The  Carmody family of Leongatha had been Mario’s POW employer and sponsored his return to Australia. Settling in Leongatha, Mario was joined by his brothers Giuseppe and Angelo. All three brothers worked at the Wonthaggi State Coal Mine in the latter part of 1951.  Giuseppe drove the horse and cart which took coal out of the mine on railway lines, Mario was a seamer, lying on his stomach in cramped confines shovelling out the coal and Angelo would stack the coal tightly in the kibbles. Vince Moranti was a family friend who also worked with the Marino brothers in the coal mine.

Built between 1953 and 1954, the Traralgon Hospital construction site became Mario’s new workplace.  Continuing working in construction and concrete, he then established himself as a concrete contractor and won council contracts such as footpath building.  By 1954, Mario applied for naturalization and in 1955 his naturalization was reported in the newspaper.

Not forgetting his POW compatriots, Mario sponsored Salvatore Tarantino in 1955 and in 1956 Graziano Mustari also migrated to Morwell. Graziano however returned to Italy in 1964.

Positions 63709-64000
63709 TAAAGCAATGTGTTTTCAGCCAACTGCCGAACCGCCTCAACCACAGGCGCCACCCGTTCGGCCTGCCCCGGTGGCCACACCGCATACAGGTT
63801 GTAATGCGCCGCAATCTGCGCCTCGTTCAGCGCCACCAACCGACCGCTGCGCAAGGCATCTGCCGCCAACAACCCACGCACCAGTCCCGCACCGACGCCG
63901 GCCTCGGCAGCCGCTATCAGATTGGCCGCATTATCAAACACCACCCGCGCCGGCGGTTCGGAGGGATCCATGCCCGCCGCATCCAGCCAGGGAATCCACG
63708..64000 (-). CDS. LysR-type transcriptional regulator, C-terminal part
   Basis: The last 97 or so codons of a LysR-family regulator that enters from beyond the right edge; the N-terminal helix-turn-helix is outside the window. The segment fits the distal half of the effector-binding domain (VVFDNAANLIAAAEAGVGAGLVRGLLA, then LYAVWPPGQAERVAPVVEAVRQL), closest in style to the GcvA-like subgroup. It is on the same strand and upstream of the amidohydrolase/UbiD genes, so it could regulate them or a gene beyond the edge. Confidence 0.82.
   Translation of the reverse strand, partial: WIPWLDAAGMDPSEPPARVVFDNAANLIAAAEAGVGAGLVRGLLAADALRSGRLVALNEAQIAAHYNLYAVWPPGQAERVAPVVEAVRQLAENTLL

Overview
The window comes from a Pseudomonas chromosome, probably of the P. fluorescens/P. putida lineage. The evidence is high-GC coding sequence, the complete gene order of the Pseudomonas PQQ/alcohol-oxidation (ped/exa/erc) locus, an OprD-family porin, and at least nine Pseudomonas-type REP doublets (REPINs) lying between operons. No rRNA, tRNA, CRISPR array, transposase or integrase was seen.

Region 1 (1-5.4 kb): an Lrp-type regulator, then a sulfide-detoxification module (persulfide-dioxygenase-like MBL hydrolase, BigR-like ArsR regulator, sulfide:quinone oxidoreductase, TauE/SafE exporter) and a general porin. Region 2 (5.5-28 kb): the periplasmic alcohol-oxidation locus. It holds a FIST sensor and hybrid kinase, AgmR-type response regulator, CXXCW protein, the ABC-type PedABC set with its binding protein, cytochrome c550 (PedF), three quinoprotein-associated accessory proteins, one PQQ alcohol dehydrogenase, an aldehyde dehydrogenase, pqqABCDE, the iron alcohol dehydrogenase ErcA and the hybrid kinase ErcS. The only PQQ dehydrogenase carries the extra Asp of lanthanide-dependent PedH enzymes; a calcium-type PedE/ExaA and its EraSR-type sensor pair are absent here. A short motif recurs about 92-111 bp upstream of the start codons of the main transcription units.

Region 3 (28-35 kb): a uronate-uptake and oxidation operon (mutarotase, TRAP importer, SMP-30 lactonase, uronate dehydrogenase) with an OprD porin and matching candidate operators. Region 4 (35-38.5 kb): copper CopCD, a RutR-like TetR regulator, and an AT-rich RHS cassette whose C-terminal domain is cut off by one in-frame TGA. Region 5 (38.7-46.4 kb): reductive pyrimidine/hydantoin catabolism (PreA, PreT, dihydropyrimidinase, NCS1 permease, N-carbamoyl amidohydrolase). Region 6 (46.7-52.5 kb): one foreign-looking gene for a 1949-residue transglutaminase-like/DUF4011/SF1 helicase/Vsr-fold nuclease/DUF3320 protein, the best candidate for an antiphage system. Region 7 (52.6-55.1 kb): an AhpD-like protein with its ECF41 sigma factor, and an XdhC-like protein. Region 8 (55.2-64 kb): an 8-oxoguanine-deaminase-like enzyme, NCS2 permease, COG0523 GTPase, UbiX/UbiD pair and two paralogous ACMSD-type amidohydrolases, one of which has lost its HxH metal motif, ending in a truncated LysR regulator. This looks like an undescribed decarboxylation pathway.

A growing migrant community in the district opened an opportunity for Mario to branch out into a food emporium  in Church Street Morwell, selling salamis, coffee, cheeses and other continental goods.  He diversified further by taking his shop to the farmers of the district and his children remember the box of juicy fruit chewing gum kept in the truck.

Returning to construction, Mario continued to work in the industry until his retirement. A supporter of the local football club, the Morwell community held him in high regard and he would always be asked to join the trainer and coach at home games.

And of those days as a prisoner of war, Mario told his family that as soldiers in the sands of Libya, Mussolini gave them little hope and only a pistol with one shot and a rifle with another.  The soldiers were half starved and they didn’t have a chance. But his time as a prisoner of war in Australia opened the door to a new start in life for his family.

Resourcefulness and optimism were trademarks to Mario’s life.


Marino, Mario 1955

The Argus (Melbourne, Vic.: 1849-1957) Thursday 17 November 1955






Walking in his footsteps…Yanco

Yanco, NSW. 1944-01-31. Twenty two of the original thirty Italian prisoners of war (POWs) who arrived at No. 15 POW Camp on 19 March 1942.

(Australian War Memorial: Geoffrey McInness Image 063919)

I hadn’t meant to delve into places outside of Queensland, because nine PWCC, one PWC Hostel and one PW&I Camp is more than I can handle. But here I am, delving into the history of Yanco Camp 15.

Many Queensland Italian POWs had worked at Yanco, so this is justification enough.  A little more research and I realised the similarities between the work being done at Yanco and the work being undertaken at Q6 PWC Hostel Home Hill. Another Queensland connection.